Frequently Asked Questions
In August of 2013, the U.S. Department of Energy’s Lawrence Berkeley National Laboratory published a study regarding wind turbines and home values. Researchers “analyzed more than 50,000 home sales near 67 wind facilities in 27 counties across nine U.S. states, yet were unable to uncover any impacts to nearby home property values.” The study can be found by following the link below.
According to an American Wind Energy Association (AWEA) study, American wind power saves consumers money. Adding wind energy to the generation mix reduces electricity prices, helps protect against future price shocks, and makes the energy market more competitive. To read through the AWEA study, follow the link below.
The Alle-Catt project will serve as a source of dependable, steady income to supplement farmers' and ranchers' hard-earned money. Our projects help preserve and protect the American traditions of ranching and the hard-working folks that put food on our plates. Additionally, land used for wind power generation can be multi-use. Wind projects like Alle-Catt often have ranching and farming operations on the same land that the turbines are located.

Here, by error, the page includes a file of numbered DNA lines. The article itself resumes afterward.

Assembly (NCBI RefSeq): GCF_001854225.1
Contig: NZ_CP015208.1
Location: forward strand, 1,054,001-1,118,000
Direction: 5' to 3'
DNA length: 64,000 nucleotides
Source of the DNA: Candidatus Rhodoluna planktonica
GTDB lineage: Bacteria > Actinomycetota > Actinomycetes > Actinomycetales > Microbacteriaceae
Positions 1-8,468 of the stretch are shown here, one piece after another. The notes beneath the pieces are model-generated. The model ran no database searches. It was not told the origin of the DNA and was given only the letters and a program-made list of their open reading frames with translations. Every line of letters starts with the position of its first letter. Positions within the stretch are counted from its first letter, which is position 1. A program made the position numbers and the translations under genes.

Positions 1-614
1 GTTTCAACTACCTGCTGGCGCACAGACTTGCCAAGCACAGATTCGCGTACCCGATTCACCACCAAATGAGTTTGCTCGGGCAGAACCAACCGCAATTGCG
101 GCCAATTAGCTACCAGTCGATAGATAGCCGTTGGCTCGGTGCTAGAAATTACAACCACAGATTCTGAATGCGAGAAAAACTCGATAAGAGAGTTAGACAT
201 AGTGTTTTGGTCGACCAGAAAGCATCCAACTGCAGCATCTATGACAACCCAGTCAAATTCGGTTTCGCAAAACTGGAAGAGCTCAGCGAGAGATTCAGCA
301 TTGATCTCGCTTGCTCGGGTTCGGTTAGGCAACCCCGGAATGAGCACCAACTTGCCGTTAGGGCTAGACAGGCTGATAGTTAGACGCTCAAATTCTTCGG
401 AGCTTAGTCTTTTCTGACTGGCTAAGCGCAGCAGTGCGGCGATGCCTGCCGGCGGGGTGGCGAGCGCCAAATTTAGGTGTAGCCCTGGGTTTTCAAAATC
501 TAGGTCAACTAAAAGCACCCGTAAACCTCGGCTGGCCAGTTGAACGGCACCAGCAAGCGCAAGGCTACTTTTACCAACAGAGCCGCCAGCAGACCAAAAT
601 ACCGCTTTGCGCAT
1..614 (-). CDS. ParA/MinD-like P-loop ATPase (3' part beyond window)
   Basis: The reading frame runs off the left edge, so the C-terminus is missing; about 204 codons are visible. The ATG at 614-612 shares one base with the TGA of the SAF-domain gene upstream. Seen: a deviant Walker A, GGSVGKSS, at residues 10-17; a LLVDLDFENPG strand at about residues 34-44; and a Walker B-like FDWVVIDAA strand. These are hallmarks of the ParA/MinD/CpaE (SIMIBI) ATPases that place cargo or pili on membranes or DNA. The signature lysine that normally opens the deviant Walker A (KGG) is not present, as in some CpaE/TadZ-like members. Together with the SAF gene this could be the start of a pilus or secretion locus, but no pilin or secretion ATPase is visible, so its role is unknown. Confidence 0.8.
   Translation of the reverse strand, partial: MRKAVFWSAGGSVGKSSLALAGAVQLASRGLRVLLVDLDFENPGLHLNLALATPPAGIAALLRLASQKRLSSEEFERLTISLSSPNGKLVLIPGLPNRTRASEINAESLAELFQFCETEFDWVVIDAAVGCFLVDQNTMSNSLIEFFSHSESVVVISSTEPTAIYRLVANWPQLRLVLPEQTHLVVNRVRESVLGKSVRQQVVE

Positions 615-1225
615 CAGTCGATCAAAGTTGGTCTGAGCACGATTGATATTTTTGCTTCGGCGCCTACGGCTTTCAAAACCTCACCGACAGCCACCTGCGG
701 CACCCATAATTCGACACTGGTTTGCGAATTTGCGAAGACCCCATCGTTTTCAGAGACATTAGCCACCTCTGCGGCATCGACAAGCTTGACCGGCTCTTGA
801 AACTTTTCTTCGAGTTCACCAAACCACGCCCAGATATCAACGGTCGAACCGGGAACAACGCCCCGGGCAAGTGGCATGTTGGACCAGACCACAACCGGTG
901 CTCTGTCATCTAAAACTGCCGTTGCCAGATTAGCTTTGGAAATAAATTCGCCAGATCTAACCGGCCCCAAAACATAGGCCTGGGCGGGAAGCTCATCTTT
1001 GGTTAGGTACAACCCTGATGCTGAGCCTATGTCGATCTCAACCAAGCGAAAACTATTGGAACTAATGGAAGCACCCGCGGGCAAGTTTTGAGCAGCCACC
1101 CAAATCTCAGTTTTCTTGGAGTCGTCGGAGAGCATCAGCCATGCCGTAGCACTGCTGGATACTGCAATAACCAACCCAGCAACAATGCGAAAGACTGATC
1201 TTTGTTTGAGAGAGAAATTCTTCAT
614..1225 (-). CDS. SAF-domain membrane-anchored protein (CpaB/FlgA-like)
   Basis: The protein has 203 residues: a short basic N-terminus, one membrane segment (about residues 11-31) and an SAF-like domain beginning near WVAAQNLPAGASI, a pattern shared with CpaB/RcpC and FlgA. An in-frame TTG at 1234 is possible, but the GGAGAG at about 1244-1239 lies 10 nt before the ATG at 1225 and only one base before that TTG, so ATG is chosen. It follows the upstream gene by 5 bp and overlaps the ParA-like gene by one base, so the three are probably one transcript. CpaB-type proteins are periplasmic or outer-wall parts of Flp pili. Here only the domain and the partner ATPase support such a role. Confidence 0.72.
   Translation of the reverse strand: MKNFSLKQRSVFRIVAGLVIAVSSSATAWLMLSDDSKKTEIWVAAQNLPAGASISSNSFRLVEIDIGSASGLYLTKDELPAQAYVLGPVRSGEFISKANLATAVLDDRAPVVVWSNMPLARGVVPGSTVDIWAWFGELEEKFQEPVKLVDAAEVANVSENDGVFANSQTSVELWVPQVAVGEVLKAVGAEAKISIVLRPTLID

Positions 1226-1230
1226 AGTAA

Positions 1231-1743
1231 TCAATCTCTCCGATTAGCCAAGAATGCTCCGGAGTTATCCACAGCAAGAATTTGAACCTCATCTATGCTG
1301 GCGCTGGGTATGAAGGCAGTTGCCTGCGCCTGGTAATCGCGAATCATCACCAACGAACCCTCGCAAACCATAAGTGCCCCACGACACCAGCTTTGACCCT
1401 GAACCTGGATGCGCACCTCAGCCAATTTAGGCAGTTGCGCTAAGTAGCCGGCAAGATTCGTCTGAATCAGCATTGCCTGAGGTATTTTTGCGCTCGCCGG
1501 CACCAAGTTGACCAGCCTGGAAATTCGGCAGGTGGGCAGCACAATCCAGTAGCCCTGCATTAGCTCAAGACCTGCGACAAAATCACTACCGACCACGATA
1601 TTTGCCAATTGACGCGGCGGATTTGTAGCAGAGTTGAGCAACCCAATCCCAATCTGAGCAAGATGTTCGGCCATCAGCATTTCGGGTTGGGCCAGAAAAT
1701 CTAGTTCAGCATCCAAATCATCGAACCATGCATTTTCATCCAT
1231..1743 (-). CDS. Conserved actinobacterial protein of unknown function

According to a Maine CDC study, wind turbines produce very low noise levels, comparable to a typical living room or quiet, air-conditioned office. Massachusetts Institute of Technology (MIT) reported that “No clear or consistent association is seen between noise from wind turbines and any reported disease or other indicator of harm to human health.” Visiting a wind farm is, of course, the best way to get a sense of turbine volume. To check out the sources we've listed, follow the links below.
Numerous studies have shown that wind turbines do not have a negative impact on human health, and we've linked two that are very well-known below.